The purpose of this guide is to go over the uptime command on Linux. It's a rather simple command that will only take you a minute or two to master, but it will come in handy more than you might expect.

Follow along with us below as we show various examples of uptime and the options you can use with the command. We'll also see why the command can be useful.

In this tutorial you will learn:
  • What is the uptime command used for?
  • How to use uptime command with examples
uptime command on Linux
uptime command on Linux
Software Requirements and Linux Command Line Conventions
Category Requirements, Conventions or Software Version Used
System Any Linux distro
Software uptime
Other Privileged access to your Linux system as root or via the sudo command.
Conventions # - requires given linux commands to be executed with root privileges either directly as a root user or by use of sudo command
$ - requires given linux commands to be executed as a regular non-privileged user

What is the uptime command used for?

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The uptime command does exactly as its name implies, it shows you how long it's been since the system was rebooted (how much "uptime" it has accrued). It also outputs some other handy data - the current time, how many users are logged in, and the CPU load average for the last 1, 5, and 15 minutes.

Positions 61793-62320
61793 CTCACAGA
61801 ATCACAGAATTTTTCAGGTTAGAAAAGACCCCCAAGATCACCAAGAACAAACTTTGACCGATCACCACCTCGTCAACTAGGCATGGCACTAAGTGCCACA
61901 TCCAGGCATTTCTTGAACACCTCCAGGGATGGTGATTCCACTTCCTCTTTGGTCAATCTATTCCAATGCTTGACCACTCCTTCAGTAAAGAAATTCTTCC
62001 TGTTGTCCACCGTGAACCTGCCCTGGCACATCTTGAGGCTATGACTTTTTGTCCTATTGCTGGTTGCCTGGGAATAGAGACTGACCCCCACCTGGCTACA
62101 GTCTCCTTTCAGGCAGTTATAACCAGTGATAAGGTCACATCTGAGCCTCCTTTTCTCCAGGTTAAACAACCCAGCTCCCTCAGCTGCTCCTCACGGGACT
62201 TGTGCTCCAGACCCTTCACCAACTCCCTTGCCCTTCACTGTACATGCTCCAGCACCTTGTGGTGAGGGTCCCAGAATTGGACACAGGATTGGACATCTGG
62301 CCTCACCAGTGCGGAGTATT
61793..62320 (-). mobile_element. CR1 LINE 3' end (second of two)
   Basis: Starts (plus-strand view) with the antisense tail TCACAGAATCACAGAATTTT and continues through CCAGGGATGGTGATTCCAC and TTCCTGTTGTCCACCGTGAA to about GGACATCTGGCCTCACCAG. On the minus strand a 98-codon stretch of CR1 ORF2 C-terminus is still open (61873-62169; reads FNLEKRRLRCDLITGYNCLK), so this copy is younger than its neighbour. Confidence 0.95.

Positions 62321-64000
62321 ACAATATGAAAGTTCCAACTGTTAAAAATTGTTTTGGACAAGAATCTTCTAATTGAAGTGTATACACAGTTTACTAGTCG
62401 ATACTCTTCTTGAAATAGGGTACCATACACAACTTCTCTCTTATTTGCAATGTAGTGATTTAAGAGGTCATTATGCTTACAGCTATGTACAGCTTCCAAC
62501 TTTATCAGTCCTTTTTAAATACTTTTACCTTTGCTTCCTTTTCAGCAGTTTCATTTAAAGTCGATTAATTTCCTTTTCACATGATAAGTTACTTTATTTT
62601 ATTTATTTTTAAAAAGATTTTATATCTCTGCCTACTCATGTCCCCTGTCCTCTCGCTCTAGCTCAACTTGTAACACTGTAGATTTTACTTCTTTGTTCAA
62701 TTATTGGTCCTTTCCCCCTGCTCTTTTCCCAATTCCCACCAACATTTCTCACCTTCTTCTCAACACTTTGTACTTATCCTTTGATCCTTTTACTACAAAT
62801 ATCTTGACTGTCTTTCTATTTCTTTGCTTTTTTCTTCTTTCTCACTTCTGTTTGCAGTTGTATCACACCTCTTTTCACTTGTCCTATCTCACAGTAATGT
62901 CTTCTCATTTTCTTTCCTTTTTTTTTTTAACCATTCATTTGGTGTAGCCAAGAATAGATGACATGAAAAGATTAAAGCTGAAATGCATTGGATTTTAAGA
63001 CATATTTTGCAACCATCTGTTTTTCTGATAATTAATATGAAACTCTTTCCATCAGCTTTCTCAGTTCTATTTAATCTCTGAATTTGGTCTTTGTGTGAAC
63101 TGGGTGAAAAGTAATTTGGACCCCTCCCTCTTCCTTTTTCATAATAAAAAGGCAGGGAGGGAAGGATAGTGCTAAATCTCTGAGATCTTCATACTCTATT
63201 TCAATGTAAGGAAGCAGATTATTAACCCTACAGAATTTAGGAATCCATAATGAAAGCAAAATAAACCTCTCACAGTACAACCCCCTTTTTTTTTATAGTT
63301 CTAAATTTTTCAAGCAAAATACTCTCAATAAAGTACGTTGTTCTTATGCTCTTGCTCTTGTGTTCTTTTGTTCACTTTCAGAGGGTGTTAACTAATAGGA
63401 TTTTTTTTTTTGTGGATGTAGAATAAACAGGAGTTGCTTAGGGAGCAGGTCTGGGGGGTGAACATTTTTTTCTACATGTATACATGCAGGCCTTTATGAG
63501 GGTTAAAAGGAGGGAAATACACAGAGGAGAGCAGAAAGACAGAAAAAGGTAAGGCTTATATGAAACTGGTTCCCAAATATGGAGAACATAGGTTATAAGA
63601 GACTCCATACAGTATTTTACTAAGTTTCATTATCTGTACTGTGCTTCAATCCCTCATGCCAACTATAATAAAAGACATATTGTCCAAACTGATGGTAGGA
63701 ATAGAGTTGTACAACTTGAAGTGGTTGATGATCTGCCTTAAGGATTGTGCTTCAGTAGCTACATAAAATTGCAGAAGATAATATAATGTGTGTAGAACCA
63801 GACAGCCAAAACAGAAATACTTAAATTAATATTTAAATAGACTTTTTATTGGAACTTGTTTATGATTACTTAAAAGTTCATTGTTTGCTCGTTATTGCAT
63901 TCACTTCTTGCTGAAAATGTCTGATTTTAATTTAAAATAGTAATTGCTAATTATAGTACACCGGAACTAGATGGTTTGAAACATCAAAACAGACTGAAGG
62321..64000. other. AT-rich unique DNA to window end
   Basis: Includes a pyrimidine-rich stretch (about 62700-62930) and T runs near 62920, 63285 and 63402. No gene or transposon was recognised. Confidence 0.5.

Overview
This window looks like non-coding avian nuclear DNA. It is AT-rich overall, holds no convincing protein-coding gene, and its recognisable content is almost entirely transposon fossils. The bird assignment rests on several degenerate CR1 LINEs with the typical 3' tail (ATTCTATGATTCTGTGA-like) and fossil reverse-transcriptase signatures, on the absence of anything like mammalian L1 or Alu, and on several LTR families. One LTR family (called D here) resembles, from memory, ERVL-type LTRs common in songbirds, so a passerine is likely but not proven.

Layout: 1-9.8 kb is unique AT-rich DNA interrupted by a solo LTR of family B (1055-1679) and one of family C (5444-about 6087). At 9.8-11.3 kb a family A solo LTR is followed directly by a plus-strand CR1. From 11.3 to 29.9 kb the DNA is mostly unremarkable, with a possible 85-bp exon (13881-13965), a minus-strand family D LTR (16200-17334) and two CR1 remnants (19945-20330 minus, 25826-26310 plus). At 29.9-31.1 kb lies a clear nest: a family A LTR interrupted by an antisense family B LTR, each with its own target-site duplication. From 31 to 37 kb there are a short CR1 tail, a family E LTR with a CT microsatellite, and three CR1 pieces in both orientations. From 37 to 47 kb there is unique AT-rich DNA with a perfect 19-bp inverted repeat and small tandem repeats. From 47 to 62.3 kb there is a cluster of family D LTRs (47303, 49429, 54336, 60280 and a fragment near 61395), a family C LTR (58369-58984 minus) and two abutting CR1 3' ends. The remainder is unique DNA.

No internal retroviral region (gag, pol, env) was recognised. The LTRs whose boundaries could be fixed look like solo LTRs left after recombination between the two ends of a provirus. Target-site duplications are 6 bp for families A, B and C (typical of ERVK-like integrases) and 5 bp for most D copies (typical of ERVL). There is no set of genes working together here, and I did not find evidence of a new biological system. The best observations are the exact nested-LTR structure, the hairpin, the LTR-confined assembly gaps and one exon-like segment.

$ uptime
 22:04:18 up 22 min,  1 user,  load average: 0.09, 0.08, 0.28

Knowing your system's uptime can be useful for a lot of reasons. For example, if you receive report from users that your server is unreachable, you can run the uptime command to quickly see if there's been a recent (unexpected) reboot.

Using uptime for troubleshooting, like in the scenario above, is probably the most practical use for the command. But it also offers insight into the stability of your system. Linux is well known for its extreme stability, and it's not at all out of the ordinary to see machines running Linux with an uptime of over one year, or other crazy amounts of time.

A high uptime is a coveted achievement for Linux admins, and acts as a testament to the stability of their configuration. Not only does the uptime command give us some quick troubleshooting information, but it's also good for bragging rights.

Uptime command with examples

Executing the uptime command without any options will output the current time, uptime, number of users logged in, and CPU load averages.

$ uptime
 22:04:18 up 22 min,  1 user,  load average: 0.09, 0.08, 0.28

Using the -p option will just show your system's uptime.

$ uptime -p
up 22 minutes

To see the date and time of when the system last booted, use the -s option.

$ uptime -s
2021-01-29 21:41:31

In case you forget any of these options, you can always check out the help page by specifying the -h option.

$ uptime -h

 uptime [options]

 -p, --pretty   show uptime in pretty format
 -h, --help     display this help and exit
 -s, --since    system up since
 -V, --version  output version information and exit

For more details see uptime(1).

Closing Thoughts

In this guide, we saw how to use the uptime command on Linux, along with its different options. We also learned about the motivation behind the command, and why it's useful for troubleshooting or simply measuring system stability.

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